Friday, August 5, 2011

A Defense of The Kilt

Recently, I have heard a comment regarding my wardrobe lately that has rather rankled me. It seems that my manliness has been called into question based off of my decision to wear a kilt, or as it was disparagingly referred to as a "man-skirt." I have therefore decided to pen a defense of a garment that needs no defense in my opinion, and clothed in the garment of discussion, I sat down to write on what I consider one of the manliest pieces of clothing in existence.

The reason this garment is considered a paragon of toughness is predominately due to the long history and the traditional purpose of the kilt. The original design of the kilt was that it was intended from the very beginning as a travelling garment. As Highlanders were a tribal people, the garment was designed to be worn on the move. Therefore, the Kilt served several purposes, as a garment, as a shelter, and as an identifying badge.

The garment aspect of the kilt should be rather self explanatory. It serves incredibly well as a lower body garment. From first hand experience, I have worn my kilt on both the hottest and coldest days of the year, and it was comfortable on both days, as it is cool in summer, and warm in winter.

The shelter aspect of the garment deals predominately with the construction of a full kilt. Originally, a kilt was little more than a belted piece of wool, approximately a yard and a half by four yards. The idea behind this was that as a tribal people, you would have to carry everything with you as you moved place to place. As a result of this, the more you would carry, the less territory you would be able to cover. The kilt helped to provide an answer to this, as after a long day marching or travelling, the individual could just remove his kilt, shake out the pleats, wrap himself in the garment and go to sleep. This saved him the need of carrying his own bedding, and as any backpacker (or someone who had to carry a suitcase from the East Village to the Upper West Side) can tell you, every pound counts when you have to journey long distances.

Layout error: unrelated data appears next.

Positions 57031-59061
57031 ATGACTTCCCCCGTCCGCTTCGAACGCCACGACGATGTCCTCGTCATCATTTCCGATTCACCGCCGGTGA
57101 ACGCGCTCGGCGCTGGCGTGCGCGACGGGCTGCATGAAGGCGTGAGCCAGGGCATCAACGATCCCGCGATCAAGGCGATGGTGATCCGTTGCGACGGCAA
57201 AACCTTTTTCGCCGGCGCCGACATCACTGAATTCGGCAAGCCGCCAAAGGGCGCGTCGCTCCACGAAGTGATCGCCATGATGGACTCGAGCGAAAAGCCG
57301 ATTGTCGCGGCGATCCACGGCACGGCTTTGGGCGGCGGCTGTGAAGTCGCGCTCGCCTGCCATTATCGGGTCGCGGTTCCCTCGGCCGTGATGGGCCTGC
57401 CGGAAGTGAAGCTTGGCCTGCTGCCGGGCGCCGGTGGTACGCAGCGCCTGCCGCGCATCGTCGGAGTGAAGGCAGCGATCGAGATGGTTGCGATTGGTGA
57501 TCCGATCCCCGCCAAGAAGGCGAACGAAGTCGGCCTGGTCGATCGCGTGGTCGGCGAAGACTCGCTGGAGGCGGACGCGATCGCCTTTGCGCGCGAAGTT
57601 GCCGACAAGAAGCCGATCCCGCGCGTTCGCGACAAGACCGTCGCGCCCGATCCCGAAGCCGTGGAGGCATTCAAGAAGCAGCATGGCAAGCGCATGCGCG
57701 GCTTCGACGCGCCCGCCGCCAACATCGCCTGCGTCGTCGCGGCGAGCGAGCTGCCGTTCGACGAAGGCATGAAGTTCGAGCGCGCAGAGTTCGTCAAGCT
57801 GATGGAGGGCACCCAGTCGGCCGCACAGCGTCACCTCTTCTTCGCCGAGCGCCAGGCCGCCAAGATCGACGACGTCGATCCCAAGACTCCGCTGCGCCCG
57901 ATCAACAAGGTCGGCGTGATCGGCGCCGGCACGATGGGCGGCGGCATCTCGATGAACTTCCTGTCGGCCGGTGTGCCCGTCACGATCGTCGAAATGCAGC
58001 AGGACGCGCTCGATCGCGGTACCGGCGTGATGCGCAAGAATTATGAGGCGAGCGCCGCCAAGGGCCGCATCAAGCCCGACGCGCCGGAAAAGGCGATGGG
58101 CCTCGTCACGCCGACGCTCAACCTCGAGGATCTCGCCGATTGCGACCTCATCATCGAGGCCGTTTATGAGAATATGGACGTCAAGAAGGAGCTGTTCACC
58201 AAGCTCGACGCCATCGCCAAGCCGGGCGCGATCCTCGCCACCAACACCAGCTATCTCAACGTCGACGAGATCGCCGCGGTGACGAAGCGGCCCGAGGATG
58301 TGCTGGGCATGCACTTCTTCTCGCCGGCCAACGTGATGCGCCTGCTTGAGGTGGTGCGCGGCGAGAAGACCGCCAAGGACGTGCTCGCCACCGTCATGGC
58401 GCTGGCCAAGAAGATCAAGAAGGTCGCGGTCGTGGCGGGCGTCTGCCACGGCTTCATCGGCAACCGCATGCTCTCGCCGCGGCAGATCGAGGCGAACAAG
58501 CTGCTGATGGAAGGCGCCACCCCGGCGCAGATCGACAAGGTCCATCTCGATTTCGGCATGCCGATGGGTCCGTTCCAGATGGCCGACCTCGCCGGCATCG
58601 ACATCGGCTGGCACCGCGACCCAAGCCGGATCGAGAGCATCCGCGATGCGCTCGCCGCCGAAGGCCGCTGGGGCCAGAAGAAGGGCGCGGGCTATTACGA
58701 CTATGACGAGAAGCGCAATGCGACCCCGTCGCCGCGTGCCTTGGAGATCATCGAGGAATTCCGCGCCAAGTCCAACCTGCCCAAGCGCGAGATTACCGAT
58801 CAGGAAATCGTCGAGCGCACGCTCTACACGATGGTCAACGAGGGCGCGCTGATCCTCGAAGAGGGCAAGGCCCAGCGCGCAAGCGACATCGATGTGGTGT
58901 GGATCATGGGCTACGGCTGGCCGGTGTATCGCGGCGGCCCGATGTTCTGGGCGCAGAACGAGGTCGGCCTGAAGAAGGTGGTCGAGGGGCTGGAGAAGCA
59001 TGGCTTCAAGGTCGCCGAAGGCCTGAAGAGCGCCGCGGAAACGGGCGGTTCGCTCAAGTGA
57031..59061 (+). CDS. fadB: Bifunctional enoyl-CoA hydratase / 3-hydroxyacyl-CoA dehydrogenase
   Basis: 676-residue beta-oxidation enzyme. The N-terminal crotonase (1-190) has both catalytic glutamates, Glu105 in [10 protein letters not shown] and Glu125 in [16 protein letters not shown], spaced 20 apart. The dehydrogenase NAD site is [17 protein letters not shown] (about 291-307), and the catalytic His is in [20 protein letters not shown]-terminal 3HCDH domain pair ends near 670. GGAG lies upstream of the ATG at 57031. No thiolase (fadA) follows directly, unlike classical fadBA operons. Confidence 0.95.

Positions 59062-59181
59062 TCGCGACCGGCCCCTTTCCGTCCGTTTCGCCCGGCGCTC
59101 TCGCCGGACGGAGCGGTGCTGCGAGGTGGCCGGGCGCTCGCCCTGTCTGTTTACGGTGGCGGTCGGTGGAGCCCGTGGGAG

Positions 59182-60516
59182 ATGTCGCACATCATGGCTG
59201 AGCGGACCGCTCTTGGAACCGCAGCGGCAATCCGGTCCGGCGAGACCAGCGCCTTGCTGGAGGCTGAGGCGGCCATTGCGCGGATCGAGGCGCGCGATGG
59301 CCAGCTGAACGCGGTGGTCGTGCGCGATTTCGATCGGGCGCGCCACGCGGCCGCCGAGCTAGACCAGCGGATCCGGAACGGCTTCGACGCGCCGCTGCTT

The badge aspect, however, might be one of the most important aspects of the kilt. In a tribal society, being able to identify your own people can literally make the difference between life and death. This is where the very material of the kilt came into play. The kilt is not made with any ordinary wool, but a specially pattered one called the Tartan. Each individual clan had their own pattern, and that would be the only pattern they would wear. The traveller of clansman with a well trained eye would therefore be able to tell instantly if another man was a friend or foe.

These are all manly aspects of the garment, but what truly adds to the masculinity is the people who designed it. The standard equipment of a Highlander says much about the warlike aspects of the people. In the heyday of the kilt (16Th-18Th centuries) a knife or dagger would be something no man would leave the house without. Indeed, most men still carry a pocket knife as part of their daily gear. What separates the Highlander from other men is the choice of knives. While most daggers from the time period were approximately 5 to 7 inches long, the typical Highlander would be carrying his dirk, with a length of 9 to 14 inches. Two inches in a blade during combat can make the difference between a wounded enemy and a dead one. In battle, the dead enemy is preferable as he cannot stab you back.

In addition to the dirk, the well dressed Highlander would also be carrying a sgian dubh, or "black knife," tucked into his right sock. This was a small knife, about 3 to 4 inches in length, but its placement allowed it to be easily reached at all times, including if things became rather heated at the dinner table. In addition to those weapons as part of their daily gear, it was known that some Highlanders would also strap one more additional blade to their thigh, underneath the kilt.

The British were so afraid of the Highlanders that following the end of the Jacobite Rebellion in 1746, the kilt was outlawed along with the bagpipes as weapons of war, alongside swords, shields, and muskets. The kilt is therefore the garment of choice for some of the toughest men in history.

Finally, I know from my own experience the feeling you have when you wear the kilt. When you are kilted, you have a connection to the past, and in most cases, your family history. And it gives you a sense of power, as in modern society, when men get manicures and trade tips on exfoliating, the kilt in a giant "FUCK YOU" thrown directly in the face of conformity. It serves as a badge once again, except this time in reverse, as a proclamation in your rights as an individual, declaring that you aren't going to go quietly with the rest of the herd. What could be more masculine than that?

Until next time,
Andrew



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